Through two games this fall they’ve given up eight. Part of that is a byproduct of new bodies: Against Virginia, UCLA plugged sophomore Scott Quessenberry in at center even though he had never started a game at that position. True freshman NaJee Toran started his first career game at right guard, and UCLA is also without junior tackle Simon Goines (ankle), who started 20 combined games in 2012 and ‘13. If redshirt sophomore Conor McDermott (shoulder) can get healthy, the line could look dramatically different come November.
“Between games, I didn’t go crazy or anything,” offensive line coach Adrian Klemm said. “I just reminded them: You’re playing at this level for a reason … There’ll be growing pains, but you can’t be an error repeater. It takes a while to jell.”
|Sept. 13||Texas (in Arlington, Texas)|
|Sept. 25||at Arizona State|
|Oct. 18||at California|
|Oct. 25||at Colorado|
|Nov. 8||at Washington|
Klemm has already seen marked improvement. He’ll look for more continuity as the Bruins move forward. While a quarterback getting hit is not always the fault of linemen, Benenoch understands the expectations pinned on his unit, and he’s happy to take on that responsibility.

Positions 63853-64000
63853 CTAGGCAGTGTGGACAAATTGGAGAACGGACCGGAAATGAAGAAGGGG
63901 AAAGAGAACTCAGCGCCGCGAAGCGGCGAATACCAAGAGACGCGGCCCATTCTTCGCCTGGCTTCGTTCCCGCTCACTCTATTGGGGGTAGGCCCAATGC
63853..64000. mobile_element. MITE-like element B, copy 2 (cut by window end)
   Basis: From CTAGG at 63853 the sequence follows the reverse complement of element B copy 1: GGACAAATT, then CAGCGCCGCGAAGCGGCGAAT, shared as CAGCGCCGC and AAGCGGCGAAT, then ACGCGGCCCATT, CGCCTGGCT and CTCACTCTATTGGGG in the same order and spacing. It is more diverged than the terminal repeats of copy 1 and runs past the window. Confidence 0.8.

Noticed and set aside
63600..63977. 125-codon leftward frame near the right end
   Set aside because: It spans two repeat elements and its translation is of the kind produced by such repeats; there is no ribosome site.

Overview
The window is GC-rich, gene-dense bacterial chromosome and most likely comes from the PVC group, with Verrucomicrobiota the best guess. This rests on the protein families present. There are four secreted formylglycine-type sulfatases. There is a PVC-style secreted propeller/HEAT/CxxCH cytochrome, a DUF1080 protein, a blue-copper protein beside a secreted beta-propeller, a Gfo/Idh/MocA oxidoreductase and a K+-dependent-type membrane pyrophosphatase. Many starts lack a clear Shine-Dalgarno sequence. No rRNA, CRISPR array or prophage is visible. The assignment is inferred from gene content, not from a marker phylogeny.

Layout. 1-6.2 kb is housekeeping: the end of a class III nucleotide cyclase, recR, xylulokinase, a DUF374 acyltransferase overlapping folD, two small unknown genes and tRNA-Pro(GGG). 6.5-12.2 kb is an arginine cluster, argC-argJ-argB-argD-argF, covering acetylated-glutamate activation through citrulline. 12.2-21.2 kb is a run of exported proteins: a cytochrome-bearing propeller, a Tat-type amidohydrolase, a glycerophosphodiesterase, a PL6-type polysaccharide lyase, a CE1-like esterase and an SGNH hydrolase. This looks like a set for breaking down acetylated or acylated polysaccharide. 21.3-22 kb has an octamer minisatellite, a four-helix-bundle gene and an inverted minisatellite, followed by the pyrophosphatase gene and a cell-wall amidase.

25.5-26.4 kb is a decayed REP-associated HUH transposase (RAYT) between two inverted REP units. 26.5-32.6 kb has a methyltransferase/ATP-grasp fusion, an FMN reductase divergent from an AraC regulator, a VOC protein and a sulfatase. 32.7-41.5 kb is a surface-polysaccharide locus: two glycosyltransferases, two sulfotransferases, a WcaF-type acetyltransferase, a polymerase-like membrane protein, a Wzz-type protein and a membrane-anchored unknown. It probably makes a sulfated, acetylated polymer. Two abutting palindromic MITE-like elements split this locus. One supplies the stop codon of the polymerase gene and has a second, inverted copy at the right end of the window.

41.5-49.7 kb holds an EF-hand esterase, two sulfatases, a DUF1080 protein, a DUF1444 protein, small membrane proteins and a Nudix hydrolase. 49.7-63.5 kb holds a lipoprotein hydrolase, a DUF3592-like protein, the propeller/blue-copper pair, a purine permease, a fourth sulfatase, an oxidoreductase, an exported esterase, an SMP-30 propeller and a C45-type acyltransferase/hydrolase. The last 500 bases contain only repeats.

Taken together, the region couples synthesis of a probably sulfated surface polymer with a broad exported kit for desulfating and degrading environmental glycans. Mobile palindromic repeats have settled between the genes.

“The sack number is surprising,” Benenoch said. “We’ve been one of the higher sack teams in the country the last few years and we have to cut it down. It’s not a good look. Especially with what Brett is trying to accomplish this year [as a Heisman Trophy candidate], we can’t let him get hit that much.”
Saturday will mark a homecoming for Benenoch, who played his prep ball at Seven Lakes High in Katy, Texas, a suburb of Houston. A four-star recruit, according to Rivals.com and Scout.com, Benenoch spurned offers from Texas and Texas A&M in choosing the Bruins.
“It was a big deal for me not to go to Texas,” said Benenoch, who has received ticket requests from more than 30 friends and family members. “They were one of my final schools, but I just fell in love with coach [Jim] Mora and UCLA. I took a lot of heat for it, from people in town and at school. This weekend, I need to go out and prove that I came here for a reason.”
One of those reasons was to compete for a national title, a task the Bruins seemed primed for this preseason given the roster’s wealth of talent. Beyond Hundley, UCLA boasts two-way star Myles Jack, cornerback Ishmael Adams and wide receiver Jordan Payton. Yet the Bruins squeaked by Virginia in Week 1 and barely edged Memphis in Week 2. The schedule ahead gets significantly tougher: UCLA plays Arizona State, Utah and Oregon during an upcoming three-week stretch.